The 2004 Bunny Clark Guestletter

Tim Tower's annual primer on the year 2003 Bunny Clark fishing season

(This contains less pictures than the hard copy version of the same.)

January 15, 2004

Dear Guests:

So ends the second decade of fishing trips on the Bunny Clark and the start of my twenty-first guestletter. It seems like it all began yesterday. We have had a lot of ups and a few downs but we are still here and, I believe, better than ever.

[The image on the left is a shot of Fran Murphy (MA) holding his 42.5 pound cod. The picture was taken while on the October 14, 2003 offshore marathon trip. This is Fran's second largest cod ever. His largest cod is a 43 pounder, caught on the Bunny Clark offshore marathon trip of October 3, 2003!]

Last season was like no other. After a colder than normal start (we saw snow every day except one for the first ten days of the season) and after the coldest winter of my lifetime, we broke out into the calmest season of them all. We had less wind on average than any previous season. The first half of the season gave us more unsettled weather than normal. This cloudy weather and cold winter kept the ocean water temperature lower and gave us good fishing much further into the season than expected. The unsettled first part kept the fish biting every day with some exceptions right into the heat of the summer and beyond. After two rainy foggy calm weeks in August, the weather got nice and stayed nice right until the end of the season. Temperatures were higher on average and the wind was much less than normal for this time period. The fall turned out to be our calmest fall ever. We only had to cancel six days for bad weather this year and three of those days were during the first week of the season, a new record! We had no cancellations due to engine problems.

We had our third best season for gross poundage landed last season, a tie with the 1991 fishing season. However, it was our third worst year for numbers of legal fish. This was partly because of this season's size limit restrictions and partly because the average fish size was larger than we have ever seen. We had our best year for big cod since the early 1980s. We had our second best white hake year (2002 was better) since 1986. Haddock landings came in fourth (There were virtually no haddock during a season before 1995). April and May gave us as many haddock as the same months during our best previous years but we had below normal haddock landings for the second part of the season. It was a good season for pollock but we landed less pollock of 20 pounds or greater than any previous season. It was a normal season for wolffish numbers but the average size followed the cod, they were larger. We had one of our best years for big cusk.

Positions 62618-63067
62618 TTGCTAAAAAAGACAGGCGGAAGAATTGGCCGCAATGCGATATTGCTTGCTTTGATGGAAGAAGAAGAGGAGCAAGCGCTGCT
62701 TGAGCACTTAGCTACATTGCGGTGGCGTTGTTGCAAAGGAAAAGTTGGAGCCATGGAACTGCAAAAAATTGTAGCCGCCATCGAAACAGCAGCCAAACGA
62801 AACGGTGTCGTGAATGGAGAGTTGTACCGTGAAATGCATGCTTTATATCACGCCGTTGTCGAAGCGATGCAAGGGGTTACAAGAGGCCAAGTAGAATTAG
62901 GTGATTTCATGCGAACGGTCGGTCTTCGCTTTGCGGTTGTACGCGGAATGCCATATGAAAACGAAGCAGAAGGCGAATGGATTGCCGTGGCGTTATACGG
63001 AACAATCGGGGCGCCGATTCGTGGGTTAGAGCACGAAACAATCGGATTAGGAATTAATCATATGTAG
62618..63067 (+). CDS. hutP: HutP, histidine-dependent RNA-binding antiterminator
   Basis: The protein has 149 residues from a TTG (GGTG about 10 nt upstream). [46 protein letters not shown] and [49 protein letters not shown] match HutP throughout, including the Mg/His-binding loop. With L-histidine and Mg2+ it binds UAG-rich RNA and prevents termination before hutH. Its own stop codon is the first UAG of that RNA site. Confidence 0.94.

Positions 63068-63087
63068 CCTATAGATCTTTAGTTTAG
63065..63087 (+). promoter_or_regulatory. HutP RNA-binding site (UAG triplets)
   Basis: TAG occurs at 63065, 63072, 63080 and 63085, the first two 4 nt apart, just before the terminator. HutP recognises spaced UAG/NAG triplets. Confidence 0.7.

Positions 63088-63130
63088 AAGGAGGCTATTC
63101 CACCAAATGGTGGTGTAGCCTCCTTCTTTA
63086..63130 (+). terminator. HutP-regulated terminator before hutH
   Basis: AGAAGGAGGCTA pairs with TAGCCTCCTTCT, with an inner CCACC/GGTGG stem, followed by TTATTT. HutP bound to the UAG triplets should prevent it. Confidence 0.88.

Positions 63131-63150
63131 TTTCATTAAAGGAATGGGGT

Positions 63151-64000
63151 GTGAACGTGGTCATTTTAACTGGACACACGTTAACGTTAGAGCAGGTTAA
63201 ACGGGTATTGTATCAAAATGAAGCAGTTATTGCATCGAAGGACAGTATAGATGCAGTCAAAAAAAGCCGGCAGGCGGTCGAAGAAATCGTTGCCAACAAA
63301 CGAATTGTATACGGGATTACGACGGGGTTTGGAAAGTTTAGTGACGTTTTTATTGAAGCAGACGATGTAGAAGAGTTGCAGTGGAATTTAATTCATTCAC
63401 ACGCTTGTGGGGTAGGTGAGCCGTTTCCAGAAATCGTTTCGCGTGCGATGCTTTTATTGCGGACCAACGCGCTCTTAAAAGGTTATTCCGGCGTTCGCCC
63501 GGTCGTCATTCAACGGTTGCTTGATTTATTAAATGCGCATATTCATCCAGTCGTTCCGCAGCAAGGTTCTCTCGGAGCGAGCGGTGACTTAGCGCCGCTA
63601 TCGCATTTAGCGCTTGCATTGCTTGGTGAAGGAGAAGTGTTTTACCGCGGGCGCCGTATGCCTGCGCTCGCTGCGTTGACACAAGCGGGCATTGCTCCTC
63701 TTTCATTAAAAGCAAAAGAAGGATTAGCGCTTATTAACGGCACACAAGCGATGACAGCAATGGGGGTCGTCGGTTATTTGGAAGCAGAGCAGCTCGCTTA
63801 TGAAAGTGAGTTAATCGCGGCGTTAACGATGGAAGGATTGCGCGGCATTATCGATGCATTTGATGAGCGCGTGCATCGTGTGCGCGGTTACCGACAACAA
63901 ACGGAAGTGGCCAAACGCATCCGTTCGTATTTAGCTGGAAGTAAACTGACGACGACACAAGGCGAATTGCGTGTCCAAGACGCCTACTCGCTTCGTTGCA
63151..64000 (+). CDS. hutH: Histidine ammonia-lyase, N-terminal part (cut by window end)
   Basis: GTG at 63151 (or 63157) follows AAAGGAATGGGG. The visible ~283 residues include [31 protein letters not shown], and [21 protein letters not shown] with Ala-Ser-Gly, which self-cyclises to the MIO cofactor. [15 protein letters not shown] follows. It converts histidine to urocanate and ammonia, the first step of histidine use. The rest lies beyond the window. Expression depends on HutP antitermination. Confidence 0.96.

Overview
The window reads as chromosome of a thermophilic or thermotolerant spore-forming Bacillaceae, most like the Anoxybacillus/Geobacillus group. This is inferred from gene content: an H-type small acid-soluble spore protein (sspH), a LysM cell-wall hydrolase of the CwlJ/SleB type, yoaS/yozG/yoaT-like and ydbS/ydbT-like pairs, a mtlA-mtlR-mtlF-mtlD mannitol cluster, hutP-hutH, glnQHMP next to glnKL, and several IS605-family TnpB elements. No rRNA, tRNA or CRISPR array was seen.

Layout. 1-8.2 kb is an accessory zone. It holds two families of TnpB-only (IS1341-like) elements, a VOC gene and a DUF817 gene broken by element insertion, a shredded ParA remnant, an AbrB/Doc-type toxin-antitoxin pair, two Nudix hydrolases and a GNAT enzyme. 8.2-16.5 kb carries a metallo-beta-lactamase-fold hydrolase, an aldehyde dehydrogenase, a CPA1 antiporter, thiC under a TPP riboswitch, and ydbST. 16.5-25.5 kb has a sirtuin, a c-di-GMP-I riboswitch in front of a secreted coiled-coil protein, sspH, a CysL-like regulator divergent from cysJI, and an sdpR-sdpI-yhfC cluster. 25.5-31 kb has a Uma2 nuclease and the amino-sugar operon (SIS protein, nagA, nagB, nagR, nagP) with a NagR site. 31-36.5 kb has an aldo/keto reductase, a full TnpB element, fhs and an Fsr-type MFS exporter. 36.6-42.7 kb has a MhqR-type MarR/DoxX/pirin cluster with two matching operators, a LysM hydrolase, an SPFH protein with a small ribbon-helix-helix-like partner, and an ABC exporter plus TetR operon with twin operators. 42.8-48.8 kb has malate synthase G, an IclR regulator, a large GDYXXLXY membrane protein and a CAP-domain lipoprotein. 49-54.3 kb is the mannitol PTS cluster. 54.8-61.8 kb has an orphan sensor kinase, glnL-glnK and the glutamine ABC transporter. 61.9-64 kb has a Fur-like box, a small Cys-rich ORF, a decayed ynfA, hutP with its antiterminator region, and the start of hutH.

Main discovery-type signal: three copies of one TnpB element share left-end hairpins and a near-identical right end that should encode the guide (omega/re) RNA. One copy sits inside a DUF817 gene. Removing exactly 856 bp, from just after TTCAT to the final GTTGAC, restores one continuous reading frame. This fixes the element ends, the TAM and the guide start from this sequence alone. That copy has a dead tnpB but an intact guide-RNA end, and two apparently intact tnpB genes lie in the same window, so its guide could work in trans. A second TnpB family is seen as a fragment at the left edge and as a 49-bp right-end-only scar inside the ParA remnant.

The improvements for last season, as you might remember, centered on our rods and reels. We eliminated the Newell reels from our arsenal of jigging sticks and replaced them with a modified Penn 113H. The difference between these reels and the stock version was the added support bearing for the bridge sleeve (Thank you, Bob Nixon from Nixon Machine) which allowed us to use a bigger handle for more cranking power. We experimented with different spool bearings, Accurate Power Knobs and different gear ratios (higher or lower line retrieve). We spooled them with Izorline's eighty-pound test Spectra line and put them on our Merv series jigs sticks. I believe we achieved in producing a jig fishing system that was more user friendly, more competitive and easier to fish at any depth than anything that is out there. When we added all this to our previously existing graphite jig sticks, Pro Gear reels and various mono and braided lines, we were prepared for anything. The major difference: we hooked more big fish and lost fewer big fish than any season before it. As most of you know, the rental fee for this equipment is included in the price of a ticket.

We have refined our fishing equipment for the upcoming fishing season. With one full year of reel rebuilding under his belt, Ian Keniston, my number one deck hand, is standardizing the reels for the upcoming season with all the best, gears, bearings and handles along with the modifications we have incorporated in them already. We are having new Merv sticks made for this season as well. I plan to showcase a new jig stick this season produced by Saco Bay Tackle Company in Saco, Maine - the builders of the original Merv series sticks.

The engine got us through another fishing season without a single problem. That is, without a single problem that kept us from leaving the dock. We did have an external coolant leak during the season, its origin discovered from a sheared head bolt a few days after our last trip. Skip Dunning from New England DDA (Power Products) in Portland, Maine had been called to solve this problem. After we had the heads off the engine, Skip discovered that the number one cylinder liner was scored. I made the decision then to rebuild the engine including all the external parts (turbo, oil cooler, injectors, heat exchanger, alternators, starter, etc.) and internal parts that hadn't been changed in the previous rebuild (main bearings, etc.). Except for re-torquing the heads, the engine should be just like new and ready to go for this season.